Demanding training regiments, such as a fitness test or explosive HIIT(High Intensity Interval Training) programs, can take a real toll on an athlete’s mind. Grueling workouts are, by definition, brutal, intense and VERY, VERY physically uncomfortable.
We recently sat down with coaches who use Positive Performance Training to understand what their athletes faced with grueling workouts. Here are the 5 common themes they identified:
KEY INSIGHT: As an athlete, it is critical to learn the mental skills of dealing and pushing through a grueling workout (Note: this doesn't apply to major injuries).
Just like the physical side of training, the mental aspect starts before the actual session kicks into full gear -- and the after-effects of an athlete's mental state during a workout can linger long after one’s body has fully recovered. Because of this, mental training for athletes is every bit as critical as the physical side of training. If an athlete has problems dealing with grueling workouts, they should ask themselves these questions:
If an athlete suffers from anxiety and/or has problems completing a grueling workout, they’re not alone. Most athletes, at some point, have struggled with these types of workouts. Below are three effective ways you can boost your mental performance and overcome the issues associated with grueling workouts.
Set the stage for a successful workout by warming up both your mind and your body.
How do marathon runners overcome a long, endless training routine? They break it up into small, manageable segments. Here's an example: Instead of thinking of a 5 km run as one long run, break it apart into five 1 km sections. You don't physically rest between sets -- instead, your mind gets to shift focus from one set to the next, until the entire run is complete. As each set is completed, give yourself a mental pat on the back and positive self-talk.
"People are not lazy. They simply have impotent goals- that is, goals that do not inspire them." -Anthony 'Tony' Robbins
This method removes the overwhelming aspects of a grueling training program, and focusing on just one component at a time of a training session helps build perseverance and focus. It can also lower the chances of quitting, and decrease anxiety levels before the training session.
We've worked with a lot of athletes that suffer from high levels of pre-workout anxiety. You can literally see stress building up in their faces as they sink deeper into their thoughts about the upcoming training regimen. The majority of the time, taking a step back to evaluate and modify their pre-workout routine was an easy way to reduce anxiety and improve workouts. For example, instead of going for your headphones, consider a pre-meditation routine before an intense workout.
Quit saying, "This is going to be so HARD!". Instead, create a positive affirmation like, "I am a strong, capable and powerful athlete who does the hard work to be successful". Focusing on what you are or what you want to be is a powerful skill and facilitates a relaxed and positive mindset.
At some point, your brain is going to tell you to stop or provide an easy excuse to stop. Realize that this is natural and you don't need to listen to your inner monologue.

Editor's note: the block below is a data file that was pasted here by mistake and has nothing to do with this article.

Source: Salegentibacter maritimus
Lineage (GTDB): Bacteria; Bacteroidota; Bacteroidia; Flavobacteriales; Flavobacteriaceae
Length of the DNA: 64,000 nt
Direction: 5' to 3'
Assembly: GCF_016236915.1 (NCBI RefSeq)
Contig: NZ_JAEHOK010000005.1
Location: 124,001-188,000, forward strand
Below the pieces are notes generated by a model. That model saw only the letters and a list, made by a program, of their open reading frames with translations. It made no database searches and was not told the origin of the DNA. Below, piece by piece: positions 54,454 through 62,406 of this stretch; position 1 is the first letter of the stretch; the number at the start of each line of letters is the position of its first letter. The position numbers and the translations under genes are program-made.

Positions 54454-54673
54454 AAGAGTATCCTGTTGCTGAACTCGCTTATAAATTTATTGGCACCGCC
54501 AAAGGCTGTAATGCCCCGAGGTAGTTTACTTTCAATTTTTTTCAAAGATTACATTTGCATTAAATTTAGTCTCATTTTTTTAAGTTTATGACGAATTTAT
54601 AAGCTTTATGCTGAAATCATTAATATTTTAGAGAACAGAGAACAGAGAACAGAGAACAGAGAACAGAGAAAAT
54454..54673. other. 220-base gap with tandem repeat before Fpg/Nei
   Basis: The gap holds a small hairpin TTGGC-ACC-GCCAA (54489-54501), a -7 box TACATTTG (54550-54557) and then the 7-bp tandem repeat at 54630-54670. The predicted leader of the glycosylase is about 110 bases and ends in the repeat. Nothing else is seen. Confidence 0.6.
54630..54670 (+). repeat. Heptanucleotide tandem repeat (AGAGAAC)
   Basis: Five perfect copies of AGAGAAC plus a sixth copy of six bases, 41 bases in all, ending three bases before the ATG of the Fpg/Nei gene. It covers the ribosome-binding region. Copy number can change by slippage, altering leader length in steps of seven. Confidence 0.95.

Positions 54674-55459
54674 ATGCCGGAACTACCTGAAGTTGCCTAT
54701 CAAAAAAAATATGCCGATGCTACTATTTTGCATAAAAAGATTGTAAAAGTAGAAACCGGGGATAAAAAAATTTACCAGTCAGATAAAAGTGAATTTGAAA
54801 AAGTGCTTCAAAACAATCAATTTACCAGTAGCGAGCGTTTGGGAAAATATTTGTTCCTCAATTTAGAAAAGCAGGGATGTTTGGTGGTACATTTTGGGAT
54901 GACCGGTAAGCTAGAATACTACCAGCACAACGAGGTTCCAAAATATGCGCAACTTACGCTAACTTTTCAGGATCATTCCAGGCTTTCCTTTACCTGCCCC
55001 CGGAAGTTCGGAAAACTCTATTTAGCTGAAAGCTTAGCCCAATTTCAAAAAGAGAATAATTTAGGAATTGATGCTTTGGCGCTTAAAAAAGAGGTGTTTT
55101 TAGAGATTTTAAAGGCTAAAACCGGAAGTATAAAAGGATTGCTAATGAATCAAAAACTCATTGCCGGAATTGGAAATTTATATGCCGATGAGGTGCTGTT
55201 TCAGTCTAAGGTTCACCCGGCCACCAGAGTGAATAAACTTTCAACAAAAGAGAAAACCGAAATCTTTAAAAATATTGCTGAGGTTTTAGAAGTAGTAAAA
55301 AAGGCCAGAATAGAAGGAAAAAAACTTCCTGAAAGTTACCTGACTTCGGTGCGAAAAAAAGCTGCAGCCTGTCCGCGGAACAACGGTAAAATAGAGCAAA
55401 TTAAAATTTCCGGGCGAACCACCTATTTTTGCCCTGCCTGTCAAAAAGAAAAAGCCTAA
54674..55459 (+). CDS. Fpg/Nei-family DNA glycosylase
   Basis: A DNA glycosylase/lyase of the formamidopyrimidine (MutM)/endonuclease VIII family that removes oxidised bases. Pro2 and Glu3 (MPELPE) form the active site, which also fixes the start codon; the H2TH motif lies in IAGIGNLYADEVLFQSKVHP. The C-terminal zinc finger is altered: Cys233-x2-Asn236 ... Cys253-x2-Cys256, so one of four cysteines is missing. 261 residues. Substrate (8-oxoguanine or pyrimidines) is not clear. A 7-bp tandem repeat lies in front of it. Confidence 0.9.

"I never feel more alive than when I'm in great pain, struggling against insurmountable odds and untold adversity. Hardship? Suffering? Bring it!"- Dean Karnazes, ultra-marathoner and author.
At lower levels of pain & discomfort, you can distract easily distract yourself with focusing on something else. At high levels of discomfort, it is difficult to distract yourself. Instead, focus on a mantra or set mini-goals and focus on them. For instance, you can set a goal of finishing this next lap or saying "Relax" on every out breath.
Take a few minutes post workout to set the stage for future success by looking at both the process and results. The trick here is to separate the process (what you did) with the results (what you accomplished). Focus on creating the right process and you will start getting the results you want. Especially at the start, focus 80% of your energy on the process and not the results. Do this for a few weeks and then start focusing more on the results.
Regardless of the end results, take a few seconds to congratulate yourself and focus on what you did well during the workout. Creating a positive memory association with a grueling workout makes future workouts easier.
[Tweet "Refocus. Refuel. Repeat. Using mental training to crush my next workout! "]
Just as with physical conditioning, athletes require a strategic and progressive mental training regimen. Coaches and athletes alike can benefit from the range of tools and trainings offered by Positive Performance.
Our online team and individual mental training workouts are designed to keep an athlete’s mind sharp, positive and critical. Through enhanced data visualization and guided reflection sequences, individuals who take part in our programs are able to overcome their mental limitations from their home or on the go.
Additionally, our tools are combined with a mobile app to help athletes stay connected with their team -- and their training -- during everyday life and daily workouts.